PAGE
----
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Justice Department will review death of teen

Cody Misiak, of West Allis, Wis., carries a sign during a protest demanding justice for Corey Stingley, outside of District Attorney John Chisholm's office in the Safety Building, in Milwaukee, Friday, Jan. 17, 2014. Stingley, 16, died in 2012 after being restrained by three men in a convenience store after being suspected of shoplifting alcohol. Milwaukee County district attorney John Chisholm conducted a yearlong investigation but said last week he wouldn't charge any of the three men with homicide or reckless conduct. (AP Photo/Milwaukee Journal-Sentinel, Gary Porter)

Cody Misiak, of West Allis, carries a sign during a protest demanding justice for Corey Stingley outside of District Attorney John Chisholm’s office in the Safety Building in Milwaukee on Friday. (AP Photo/Milwaukee Journal-Sentinel, Gary Porter)

MILWAUKEE (AP) — The U.S. Justice Department plans to review the death of a 16-year-old who was restrained at a Milwaukee-area convenience store but says his family has not provided sufficient evidence so far of a civil rights violation.

U.S. Attorney James Santelle said in a statement Saturday that his office will look into Corey Stingley’s death to determine if an “investigation is warranted, without any present commitment to or plan for prosecution,” the Milwaukee Journal Sentinel reported Sunday.

Milwaukee District Attorney John Chisholm has already decided not to charge three white men in the black teenager’s death. He said earlier this month that there wasn’t sufficient evidence to prove they intended to kill Stingley or knew their actions could lead to death.

Stingley died Dec. 29, 2012, two weeks after the three customers tackled him and held him down at a West Allis convenience store where he had been suspected of shoplifting alcoholic beverages. The youth was unconscious when police arrived. Chisholm’s decision not to prosecute the three sparked a rally outside his office Friday by about 150 people, some carrying signs reading “Justice for Corey Stingley” and “Bring his racist killers to trial.”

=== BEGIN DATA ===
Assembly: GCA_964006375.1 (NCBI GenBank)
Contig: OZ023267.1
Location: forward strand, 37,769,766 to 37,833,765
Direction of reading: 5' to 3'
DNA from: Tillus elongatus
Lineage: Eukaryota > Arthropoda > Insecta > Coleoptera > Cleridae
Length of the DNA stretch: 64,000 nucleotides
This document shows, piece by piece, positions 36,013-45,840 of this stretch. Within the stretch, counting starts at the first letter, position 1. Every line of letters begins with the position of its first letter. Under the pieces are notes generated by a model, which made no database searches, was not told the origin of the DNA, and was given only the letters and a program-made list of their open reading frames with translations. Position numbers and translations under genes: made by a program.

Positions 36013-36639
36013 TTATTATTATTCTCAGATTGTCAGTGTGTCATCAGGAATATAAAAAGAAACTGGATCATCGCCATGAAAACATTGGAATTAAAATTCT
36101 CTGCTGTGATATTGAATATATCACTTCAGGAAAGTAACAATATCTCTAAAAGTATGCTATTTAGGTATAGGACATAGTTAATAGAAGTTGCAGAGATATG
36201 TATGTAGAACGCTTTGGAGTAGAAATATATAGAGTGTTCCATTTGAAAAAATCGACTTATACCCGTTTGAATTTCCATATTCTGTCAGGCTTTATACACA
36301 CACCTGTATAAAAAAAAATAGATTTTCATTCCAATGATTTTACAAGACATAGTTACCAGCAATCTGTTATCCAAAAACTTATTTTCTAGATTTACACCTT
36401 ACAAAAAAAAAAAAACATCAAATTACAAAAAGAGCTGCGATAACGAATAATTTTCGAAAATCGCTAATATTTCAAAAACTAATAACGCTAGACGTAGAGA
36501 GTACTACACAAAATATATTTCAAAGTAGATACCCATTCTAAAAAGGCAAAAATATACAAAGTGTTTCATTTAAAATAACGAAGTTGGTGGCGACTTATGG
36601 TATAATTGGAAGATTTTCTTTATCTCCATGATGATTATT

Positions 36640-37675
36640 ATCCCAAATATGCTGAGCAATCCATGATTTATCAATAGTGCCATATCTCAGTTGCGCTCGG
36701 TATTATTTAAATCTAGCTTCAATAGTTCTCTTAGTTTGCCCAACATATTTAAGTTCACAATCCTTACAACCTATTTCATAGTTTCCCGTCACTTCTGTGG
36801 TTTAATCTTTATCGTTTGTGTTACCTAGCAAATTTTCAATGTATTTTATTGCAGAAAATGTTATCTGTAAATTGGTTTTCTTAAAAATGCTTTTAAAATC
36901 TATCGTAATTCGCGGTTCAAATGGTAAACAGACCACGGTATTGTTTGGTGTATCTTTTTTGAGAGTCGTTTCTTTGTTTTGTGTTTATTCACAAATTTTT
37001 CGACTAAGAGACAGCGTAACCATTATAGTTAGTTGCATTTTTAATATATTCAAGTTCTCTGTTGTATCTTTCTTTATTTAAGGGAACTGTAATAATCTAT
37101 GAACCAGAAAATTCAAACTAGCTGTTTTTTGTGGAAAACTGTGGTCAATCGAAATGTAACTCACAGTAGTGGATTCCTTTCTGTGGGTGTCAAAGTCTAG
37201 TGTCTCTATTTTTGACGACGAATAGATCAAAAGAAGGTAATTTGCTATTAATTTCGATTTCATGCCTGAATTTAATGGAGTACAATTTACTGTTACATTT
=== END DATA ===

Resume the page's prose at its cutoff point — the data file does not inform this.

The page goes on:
Santelle’s statement said Craig Stingley, the youth’s father, initially requested federal involvement in September. The department wrote back in December that the information Stingley had provided was “insufficient for us to determine the existence of possible federal criminal civil rights violations” and requested additional information from the father.

Stingley said Saturday he has been working to gather materials, such as video from the West Allis Police Department and transcripts from a hearing.

“I’m in the process of doing my part, which is to get them the information they requested,” he said.

The Milwaukee County medical examiner ruled Corey Stingley’s death a homicide, which, by that office’s definition, means death at the hands of another. The criminal charge of homicide carries a different standard that takes into account intent and risk of harm. The medical examiner’s report said the youth died of brain damage caused by lack of oxygen, which it said had been preceded by asphyxia, physical restraint and a violent struggle with individuals.

Information from: Milwaukee Journal Sentinel,

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